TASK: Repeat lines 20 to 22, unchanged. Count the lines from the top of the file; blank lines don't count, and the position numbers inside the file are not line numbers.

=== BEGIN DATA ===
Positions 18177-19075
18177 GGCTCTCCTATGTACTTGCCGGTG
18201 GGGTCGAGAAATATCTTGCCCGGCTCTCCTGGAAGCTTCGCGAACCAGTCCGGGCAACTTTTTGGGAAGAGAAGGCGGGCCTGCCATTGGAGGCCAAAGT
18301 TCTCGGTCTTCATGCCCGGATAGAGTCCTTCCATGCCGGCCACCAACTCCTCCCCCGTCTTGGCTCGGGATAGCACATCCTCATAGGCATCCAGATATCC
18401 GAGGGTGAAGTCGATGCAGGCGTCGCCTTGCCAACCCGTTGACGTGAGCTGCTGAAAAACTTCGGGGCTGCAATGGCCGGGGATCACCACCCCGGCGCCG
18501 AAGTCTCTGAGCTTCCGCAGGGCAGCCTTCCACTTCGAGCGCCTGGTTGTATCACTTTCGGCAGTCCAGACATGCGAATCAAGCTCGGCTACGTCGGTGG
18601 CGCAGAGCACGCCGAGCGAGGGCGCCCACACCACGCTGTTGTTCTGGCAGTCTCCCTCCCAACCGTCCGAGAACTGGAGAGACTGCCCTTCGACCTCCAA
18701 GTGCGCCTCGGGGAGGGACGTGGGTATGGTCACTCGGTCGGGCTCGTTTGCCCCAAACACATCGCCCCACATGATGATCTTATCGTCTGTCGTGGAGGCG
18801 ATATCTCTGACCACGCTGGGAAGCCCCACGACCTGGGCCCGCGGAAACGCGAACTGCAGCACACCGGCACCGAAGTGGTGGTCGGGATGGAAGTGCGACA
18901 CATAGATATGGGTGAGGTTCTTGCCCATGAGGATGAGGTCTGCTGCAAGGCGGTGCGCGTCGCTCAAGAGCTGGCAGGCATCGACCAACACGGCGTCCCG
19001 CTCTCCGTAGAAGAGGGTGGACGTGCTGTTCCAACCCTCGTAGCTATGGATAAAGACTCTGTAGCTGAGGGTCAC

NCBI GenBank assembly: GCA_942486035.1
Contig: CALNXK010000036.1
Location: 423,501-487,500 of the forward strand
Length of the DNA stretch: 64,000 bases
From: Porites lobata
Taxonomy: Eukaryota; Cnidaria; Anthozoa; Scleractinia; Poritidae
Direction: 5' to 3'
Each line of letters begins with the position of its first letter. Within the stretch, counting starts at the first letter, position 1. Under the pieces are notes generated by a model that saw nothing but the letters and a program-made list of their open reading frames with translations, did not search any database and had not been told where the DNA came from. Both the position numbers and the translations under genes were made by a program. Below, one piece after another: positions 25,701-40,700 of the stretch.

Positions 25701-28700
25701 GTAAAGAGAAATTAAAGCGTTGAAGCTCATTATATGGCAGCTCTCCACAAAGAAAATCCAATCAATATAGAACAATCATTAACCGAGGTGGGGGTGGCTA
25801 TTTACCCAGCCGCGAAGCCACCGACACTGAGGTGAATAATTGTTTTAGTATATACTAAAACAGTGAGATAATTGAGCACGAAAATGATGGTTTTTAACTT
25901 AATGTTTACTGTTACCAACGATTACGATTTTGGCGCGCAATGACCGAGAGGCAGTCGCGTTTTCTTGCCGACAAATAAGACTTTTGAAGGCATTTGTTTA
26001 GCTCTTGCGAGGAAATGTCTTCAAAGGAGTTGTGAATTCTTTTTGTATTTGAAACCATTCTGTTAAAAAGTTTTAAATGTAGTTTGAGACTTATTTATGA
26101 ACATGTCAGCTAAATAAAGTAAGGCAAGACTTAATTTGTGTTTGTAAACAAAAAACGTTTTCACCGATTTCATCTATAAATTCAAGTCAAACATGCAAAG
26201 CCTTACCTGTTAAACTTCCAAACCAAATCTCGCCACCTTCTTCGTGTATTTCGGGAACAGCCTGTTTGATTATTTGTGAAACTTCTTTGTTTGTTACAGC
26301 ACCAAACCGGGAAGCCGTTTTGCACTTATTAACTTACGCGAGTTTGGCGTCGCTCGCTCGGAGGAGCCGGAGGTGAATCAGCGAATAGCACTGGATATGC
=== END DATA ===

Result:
Positions 25701-28700
25701 GTAAAGAGAAATTAAAGCGTTGAAGCTCATTATATGGCAGCTCTCCACAAAGAAAATCCAATCAATATAGAACAATCATTAACCGAGGTGGGGGTGGCTA
25801 TTTACCCAGCCGCGAAGCCACCGACACTGAGGTGAATAATTGTTTTAGTATATACTAAAACAGTGAGATAATTGAGCACGAAAATGATGGTTTTTAACTT